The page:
Advent Devotion: His Name is John?

Luca GiordanoBirth of St John the Baptist

Each year my friend, The Rev. Sean Ekberg, gathers laity and clergy to write a daily Advent reflection. Today (December 23) was mine. You can read it below or visit The Episcopal Church the Resurrection and read there along with some of the other reflections.

Luke 1:57-66

57 Now the time came for Elizabeth to give birth, and she bore a son. 58 Her neighbors and relatives heard that the Lord had shown his great mercy to her, and they rejoiced with her.

59 On the eighth day they came to circumcise the child, and they were going to name him Zechariah after his father. 60 But his mother said, “No; he is to be called John.” 61 They said to her, “None of your relatives has this name.” 62 Then they began motioning to his father to find out what name he wanted to give him. 63 He asked for a writing tablet and wrote, “His name is John.” And all of them were amazed. 64 Immediately his mouth was opened and his tongue freed, and he began to speak, praising God. 65 Fear came over all their neighbors, and all these things were talked about throughout the entire hill country of Judea. 66 All who heard them pondered them and said, “What then will this child become?” For, indeed, the hand of the Lord was with him.

His Name is John?

Holden Caulfield loves his sister, Phoebe, and her innocence. He desires that her innocence go unchanged, yet he knows that every experience will change her to one degree or another. Reflecting on her many trips to the museum to view the same paintings that he has enjoyed, he thinks, “I thought how she’d see the same stuff I used to see, and how she’d be different every time she saw it. It didn’t exactly depress me to think about it, but it didn’t make me feel gay as hell, either. Certain things they should stay the way they are. You ought to be able to stick them in one of those big glass cases and just leave them alone.” (The Catcher in the Rye, J.D. Salinger)

In many respects, the Church had come to see itself as one of those items that should be curated in a big glass case. It should occasionally be brought out to remove the fine layer of dust that had accumulated, along with any unwelcomed spider’s web, and the glass it set upon also properly dusted. But then it should be set back unhindered in its proper place in that big glass cabinet.

Close to two years ago, something came along and smashed the cabinet.

When it hit, we all lunged forward from our comfortable seats and dashed to catch the Church before it struck the ground and burst into thousands of unrecognizable shards. By the grace of God, we caught it, but then what were we to do? Build another glass museum case? Set it out of reach on some high pinnacle? Place it on the nearest flat surface and quietly walk away? No. None of the above. Besides, this is God’s Church and if we were not to care for it, then He would raise up from the stones those who would.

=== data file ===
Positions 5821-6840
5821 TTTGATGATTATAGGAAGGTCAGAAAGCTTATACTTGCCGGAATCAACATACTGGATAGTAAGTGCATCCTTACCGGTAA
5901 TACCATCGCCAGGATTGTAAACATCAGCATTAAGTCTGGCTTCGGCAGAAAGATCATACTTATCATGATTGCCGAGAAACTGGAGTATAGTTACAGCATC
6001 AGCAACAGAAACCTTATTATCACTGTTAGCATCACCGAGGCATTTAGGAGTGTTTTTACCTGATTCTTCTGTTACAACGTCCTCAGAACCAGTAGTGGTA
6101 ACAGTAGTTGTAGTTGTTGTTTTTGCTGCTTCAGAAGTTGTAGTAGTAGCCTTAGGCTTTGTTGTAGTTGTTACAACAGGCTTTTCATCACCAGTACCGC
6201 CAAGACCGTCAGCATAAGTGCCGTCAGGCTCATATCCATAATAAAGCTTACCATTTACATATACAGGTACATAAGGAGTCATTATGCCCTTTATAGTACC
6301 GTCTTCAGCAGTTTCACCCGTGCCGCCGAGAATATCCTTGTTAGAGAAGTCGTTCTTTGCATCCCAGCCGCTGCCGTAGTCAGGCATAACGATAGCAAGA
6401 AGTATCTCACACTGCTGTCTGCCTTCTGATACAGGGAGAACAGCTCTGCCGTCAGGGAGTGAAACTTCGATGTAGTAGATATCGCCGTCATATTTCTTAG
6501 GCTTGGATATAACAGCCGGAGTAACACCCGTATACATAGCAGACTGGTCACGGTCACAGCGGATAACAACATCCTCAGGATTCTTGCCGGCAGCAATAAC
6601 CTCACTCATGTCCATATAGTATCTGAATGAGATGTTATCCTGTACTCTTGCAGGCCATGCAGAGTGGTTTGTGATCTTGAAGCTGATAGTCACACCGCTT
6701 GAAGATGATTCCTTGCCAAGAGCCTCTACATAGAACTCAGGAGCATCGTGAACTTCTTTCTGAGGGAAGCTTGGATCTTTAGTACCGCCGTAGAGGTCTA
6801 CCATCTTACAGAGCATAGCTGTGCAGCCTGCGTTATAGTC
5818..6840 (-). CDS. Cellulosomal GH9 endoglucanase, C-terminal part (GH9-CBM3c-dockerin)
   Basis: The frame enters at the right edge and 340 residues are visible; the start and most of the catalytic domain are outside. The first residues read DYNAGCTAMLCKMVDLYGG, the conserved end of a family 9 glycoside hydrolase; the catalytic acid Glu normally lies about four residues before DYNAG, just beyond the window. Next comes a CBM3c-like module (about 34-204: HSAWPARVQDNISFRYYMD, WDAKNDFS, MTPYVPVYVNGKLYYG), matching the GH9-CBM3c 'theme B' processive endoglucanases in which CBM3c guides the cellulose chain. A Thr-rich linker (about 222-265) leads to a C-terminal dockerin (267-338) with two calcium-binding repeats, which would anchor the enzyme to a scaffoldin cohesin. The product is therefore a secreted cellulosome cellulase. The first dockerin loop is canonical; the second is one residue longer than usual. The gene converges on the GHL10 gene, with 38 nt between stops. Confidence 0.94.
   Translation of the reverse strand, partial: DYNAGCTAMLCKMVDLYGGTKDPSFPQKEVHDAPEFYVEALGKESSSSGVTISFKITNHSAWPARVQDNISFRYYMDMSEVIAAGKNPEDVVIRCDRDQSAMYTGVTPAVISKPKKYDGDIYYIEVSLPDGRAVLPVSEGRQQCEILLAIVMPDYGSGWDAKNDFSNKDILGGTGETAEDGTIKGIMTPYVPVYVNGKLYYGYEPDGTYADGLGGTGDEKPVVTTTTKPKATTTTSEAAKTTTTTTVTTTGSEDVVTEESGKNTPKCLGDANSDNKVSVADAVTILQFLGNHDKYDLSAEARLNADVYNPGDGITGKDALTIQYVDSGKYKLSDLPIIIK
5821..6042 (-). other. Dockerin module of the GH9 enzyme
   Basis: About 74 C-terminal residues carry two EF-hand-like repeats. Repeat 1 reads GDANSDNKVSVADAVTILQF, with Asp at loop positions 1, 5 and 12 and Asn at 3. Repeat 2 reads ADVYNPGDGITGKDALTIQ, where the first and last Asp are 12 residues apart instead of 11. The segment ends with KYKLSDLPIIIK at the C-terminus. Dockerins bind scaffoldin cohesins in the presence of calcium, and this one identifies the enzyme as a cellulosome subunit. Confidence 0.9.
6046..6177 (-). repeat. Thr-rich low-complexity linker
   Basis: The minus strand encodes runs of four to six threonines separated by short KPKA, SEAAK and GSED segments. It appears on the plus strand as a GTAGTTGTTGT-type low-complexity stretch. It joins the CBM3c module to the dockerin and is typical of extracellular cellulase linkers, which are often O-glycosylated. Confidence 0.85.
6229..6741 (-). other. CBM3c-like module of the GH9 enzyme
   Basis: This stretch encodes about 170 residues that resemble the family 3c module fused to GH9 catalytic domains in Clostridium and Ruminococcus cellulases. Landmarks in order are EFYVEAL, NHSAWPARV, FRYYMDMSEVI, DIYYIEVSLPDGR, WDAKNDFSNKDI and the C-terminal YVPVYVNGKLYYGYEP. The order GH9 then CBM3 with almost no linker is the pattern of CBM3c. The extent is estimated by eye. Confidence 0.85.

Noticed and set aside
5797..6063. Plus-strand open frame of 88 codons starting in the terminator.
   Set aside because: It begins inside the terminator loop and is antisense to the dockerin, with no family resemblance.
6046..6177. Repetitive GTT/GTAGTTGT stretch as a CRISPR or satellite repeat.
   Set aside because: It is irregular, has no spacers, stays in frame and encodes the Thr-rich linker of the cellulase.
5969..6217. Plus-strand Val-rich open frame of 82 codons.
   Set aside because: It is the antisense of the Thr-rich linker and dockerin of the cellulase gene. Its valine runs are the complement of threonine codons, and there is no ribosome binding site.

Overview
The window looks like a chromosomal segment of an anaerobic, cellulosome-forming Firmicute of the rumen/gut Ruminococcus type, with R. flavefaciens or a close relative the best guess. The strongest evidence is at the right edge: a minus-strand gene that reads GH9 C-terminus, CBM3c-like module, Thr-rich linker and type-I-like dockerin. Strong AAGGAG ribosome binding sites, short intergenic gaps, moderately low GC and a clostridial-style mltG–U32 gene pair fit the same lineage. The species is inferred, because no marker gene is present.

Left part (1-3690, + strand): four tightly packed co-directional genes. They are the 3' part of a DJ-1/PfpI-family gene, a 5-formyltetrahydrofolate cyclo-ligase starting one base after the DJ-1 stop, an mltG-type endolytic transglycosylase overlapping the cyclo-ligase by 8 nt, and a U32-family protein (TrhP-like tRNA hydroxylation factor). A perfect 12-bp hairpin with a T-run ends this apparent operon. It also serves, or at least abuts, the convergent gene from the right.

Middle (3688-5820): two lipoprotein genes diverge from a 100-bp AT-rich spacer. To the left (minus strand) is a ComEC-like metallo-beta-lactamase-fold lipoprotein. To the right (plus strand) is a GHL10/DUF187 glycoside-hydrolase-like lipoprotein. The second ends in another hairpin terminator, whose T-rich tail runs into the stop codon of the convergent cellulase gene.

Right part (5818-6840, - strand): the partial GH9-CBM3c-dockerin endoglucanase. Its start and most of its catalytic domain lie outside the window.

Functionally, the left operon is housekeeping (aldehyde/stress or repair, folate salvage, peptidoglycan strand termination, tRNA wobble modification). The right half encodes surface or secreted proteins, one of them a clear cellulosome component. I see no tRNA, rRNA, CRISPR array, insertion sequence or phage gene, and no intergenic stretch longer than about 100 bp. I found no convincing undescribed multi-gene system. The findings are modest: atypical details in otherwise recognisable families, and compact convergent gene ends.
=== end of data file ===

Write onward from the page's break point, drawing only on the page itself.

The Bishop, clergy and people of the Diocese of Oklahoma took their Church and began taking a much closer look at it. They peered into stained glass windows and found the wonders of God and signs of a life that they had not anticipated, but one they would embrace. This was something new. In a sense, within the Church, the events of the last few years are like Zechariah giving his newborn son a name that none of his family had ever received, and it was God saying, “Behold I make all things new.” And truthfully, we were all amazed. We were perhaps afraid in trying, but we were doing things that we had not ever imagined. We were speaking to the world in new ways, being creative in how we fulfilled the Great Commission. Sometimes those new ways worked and sometimes the internet signal was not strong enough; but we have persevered and will continue to do so, for we believe that the hand of the Lord is with us.

At the naming of John, Zechariah’s neighbors asked, “What then will this child become?” We can ask the same of the Church in this new era. What will we become? The answer: exactly the Church of which God desires for us to become. Let’s just not go and put ourselves back in another big glass cabinet. Let’s continue to seek new and innovative ways to proclaim the Gospel of Jesus Christ to a world that has also changed. Let’s follow John out into the wilderness and be witness to Love.

The Rev. Dr. John Toles

Rector, St. Matthew’s Enid

Episcopal Diocese of Oklahoma

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